Cynthia Nelson
President and CEO, EasCorp
Industry experience: 34 years 

At some point between May and July, the Federal Reserve plans to launch its real-time payments system FedNow, and Cynthia Nelson wants credit unions to get ready. Nelson leads Burlington-based Eastern Corporate Federal Credit Union, known as EasCorp, a not-for-profit corporate credit union that provides correspondent banking and other services to member institutions. EasCorp has been participating in the FedNow’s pilot program and recently launched an educational program called Instant Payments Academy to help credit unions prepare for real-time payments. Instant Payments Academy is open to EasCorp’s member credit unions, primarily located in the New England area, and more than 600 credit unions nationwide that use Vertifi Software, EasCorp’s credit union service organization. 

Nelson joined EasCorp in 1989 while working on an MBA at Bentley University and studying to become a chartered financial analyst. She became president and CEO a year ago, replacing Jane Melchionda, who had retired after 43 years as EasCorp’s first leader. 

Q: What was your first year as president and CEO like?
A: The big story of my first year in this job was the big story for financial institutions generally during 2022, and that is the change in the economic landscape. EasCorp is a corporate credit union, and one of our primary purposes is to provide liquidity to member credit unions if, and when, they need it, despite the fact that our own balance sheet mirrors what is happening with them at the time. Fortunately for me, before taking this job, I oversaw EasCorp’s balance sheet activities, so I am very familiar with the company’s plans for managing through different economic circumstances, including this one.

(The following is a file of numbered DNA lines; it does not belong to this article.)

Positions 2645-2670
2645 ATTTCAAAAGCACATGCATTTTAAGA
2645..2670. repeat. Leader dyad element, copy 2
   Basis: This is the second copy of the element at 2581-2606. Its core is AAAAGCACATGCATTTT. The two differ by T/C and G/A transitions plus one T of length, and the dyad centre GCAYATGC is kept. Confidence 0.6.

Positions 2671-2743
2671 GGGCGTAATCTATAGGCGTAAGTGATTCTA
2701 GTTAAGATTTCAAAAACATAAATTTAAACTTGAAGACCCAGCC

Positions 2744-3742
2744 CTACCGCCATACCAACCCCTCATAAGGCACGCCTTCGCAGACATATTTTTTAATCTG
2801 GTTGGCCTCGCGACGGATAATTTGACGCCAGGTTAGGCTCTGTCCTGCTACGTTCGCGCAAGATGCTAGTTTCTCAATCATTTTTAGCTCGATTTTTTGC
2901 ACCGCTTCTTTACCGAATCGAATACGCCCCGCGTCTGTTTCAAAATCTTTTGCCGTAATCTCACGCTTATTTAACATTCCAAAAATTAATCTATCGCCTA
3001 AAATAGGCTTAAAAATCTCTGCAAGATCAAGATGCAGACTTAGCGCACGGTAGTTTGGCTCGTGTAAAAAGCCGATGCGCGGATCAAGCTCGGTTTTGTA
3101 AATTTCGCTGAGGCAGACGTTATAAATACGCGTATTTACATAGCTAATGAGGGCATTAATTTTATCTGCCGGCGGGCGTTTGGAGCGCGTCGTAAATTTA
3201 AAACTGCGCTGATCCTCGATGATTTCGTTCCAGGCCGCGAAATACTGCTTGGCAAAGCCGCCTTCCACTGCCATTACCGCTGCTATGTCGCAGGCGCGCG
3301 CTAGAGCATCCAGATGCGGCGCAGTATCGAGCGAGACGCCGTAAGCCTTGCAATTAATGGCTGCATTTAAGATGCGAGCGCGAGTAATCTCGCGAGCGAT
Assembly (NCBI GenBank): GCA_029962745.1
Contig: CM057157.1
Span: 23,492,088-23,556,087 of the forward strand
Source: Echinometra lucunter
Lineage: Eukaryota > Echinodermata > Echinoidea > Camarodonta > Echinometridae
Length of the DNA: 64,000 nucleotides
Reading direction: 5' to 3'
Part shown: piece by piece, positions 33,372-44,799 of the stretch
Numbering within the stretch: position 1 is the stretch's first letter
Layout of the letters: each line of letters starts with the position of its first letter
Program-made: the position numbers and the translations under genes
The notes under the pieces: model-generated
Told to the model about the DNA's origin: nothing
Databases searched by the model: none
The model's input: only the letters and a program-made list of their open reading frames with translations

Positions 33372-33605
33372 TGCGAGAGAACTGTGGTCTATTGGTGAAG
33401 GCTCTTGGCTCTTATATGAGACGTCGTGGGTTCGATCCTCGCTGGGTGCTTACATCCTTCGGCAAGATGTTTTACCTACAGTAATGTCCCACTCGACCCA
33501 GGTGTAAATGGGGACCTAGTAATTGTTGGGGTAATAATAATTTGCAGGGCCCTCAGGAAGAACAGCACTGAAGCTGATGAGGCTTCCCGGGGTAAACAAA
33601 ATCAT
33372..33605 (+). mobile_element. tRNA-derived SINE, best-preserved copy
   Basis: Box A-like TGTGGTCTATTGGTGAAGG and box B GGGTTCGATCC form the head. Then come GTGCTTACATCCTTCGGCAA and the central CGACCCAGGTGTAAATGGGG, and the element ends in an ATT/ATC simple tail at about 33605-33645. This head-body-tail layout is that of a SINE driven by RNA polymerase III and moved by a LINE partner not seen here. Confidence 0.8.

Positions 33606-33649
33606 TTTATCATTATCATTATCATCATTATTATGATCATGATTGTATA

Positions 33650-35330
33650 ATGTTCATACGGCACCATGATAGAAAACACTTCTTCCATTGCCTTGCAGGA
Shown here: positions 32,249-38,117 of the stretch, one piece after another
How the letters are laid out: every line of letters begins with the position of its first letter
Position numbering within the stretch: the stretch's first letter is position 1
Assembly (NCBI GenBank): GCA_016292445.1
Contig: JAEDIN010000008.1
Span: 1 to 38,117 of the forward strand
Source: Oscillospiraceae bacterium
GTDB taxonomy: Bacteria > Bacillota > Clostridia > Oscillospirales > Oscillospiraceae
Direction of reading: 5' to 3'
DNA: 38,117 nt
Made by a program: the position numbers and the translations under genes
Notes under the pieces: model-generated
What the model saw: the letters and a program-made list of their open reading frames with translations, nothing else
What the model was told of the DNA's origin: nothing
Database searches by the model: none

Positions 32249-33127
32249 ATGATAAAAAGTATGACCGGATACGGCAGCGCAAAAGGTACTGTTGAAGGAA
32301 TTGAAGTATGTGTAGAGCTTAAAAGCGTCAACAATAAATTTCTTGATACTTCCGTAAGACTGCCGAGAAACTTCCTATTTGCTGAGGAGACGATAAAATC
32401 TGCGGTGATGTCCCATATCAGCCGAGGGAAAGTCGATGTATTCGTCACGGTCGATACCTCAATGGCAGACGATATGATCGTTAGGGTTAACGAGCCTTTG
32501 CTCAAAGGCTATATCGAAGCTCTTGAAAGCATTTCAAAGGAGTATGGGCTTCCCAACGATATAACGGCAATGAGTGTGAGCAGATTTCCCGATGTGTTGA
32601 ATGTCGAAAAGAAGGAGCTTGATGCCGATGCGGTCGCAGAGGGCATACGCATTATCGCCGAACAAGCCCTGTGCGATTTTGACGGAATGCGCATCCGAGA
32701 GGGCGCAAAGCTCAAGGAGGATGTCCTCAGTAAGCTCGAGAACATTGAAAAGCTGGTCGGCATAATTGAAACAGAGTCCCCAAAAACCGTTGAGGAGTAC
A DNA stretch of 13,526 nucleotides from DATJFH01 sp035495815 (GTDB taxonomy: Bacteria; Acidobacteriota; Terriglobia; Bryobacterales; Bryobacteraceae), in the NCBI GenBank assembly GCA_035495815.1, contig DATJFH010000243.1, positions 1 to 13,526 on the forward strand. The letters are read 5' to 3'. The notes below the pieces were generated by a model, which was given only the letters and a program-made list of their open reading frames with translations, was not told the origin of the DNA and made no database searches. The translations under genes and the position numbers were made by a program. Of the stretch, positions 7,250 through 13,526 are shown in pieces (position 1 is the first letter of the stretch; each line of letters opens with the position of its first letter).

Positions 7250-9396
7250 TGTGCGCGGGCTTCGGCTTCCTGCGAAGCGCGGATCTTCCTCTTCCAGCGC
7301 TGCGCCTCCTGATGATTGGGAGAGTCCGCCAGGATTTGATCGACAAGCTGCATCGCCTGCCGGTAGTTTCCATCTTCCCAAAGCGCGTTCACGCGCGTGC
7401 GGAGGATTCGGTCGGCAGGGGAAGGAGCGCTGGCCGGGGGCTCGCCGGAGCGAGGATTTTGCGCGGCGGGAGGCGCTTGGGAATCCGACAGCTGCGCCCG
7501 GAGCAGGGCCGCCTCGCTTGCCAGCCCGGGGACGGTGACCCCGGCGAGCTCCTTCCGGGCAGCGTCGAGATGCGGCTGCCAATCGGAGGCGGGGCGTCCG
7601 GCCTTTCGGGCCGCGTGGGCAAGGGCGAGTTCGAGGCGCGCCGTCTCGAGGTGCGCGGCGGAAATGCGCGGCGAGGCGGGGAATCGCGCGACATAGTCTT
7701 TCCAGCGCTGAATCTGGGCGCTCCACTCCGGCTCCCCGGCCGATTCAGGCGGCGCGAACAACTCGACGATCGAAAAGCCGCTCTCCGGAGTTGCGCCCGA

Q: How did EasCorp get involved with the FedNow pilot program?
A: We were involved in a Federal Reserve pilot program for the Check 21 [Act], which ultimately became the check exchange standard. When we learned of the FedNow pilot program, we were very excited about it. We are the correspondent banking institution for our member credit unions, so we will be performing the FedNow financial settlements on their behalf 24/7/365, mainly so they don’t have to do it on their own. However, our big adventure is on the technology side. Faster payments are used for so many everyday transactions throughout other parts of the world, but some are not yet supported in the U.S. because there is no ubiquitous payment rail here for them to run on. And FedNow is going to change that. I can’t think of more challenging or meaningful work right now for a team that likes to build innovative things. 

Q: What are some key lessons that EasCorp has learned during the pilot?
A: The pilot program is entering its third year, so the lessons are piling up. I think that the most important one is the value of collaboration. There are more than 100 organizations that are part of the pilot community. Most of us participate in one or more working groups that are intended to identify obstacles and create solutions. It’s challenging, and it’s also very energizing. EasCorp right now is part of the request-for-payment working group, and I’m very confident that this instant payment use-case will transform how all kinds of businesses deliver their invoices and collect payments for goods and services. It’s going to be a game changer for the financial institutions that feature this capability in their marketplace sooner rather than later.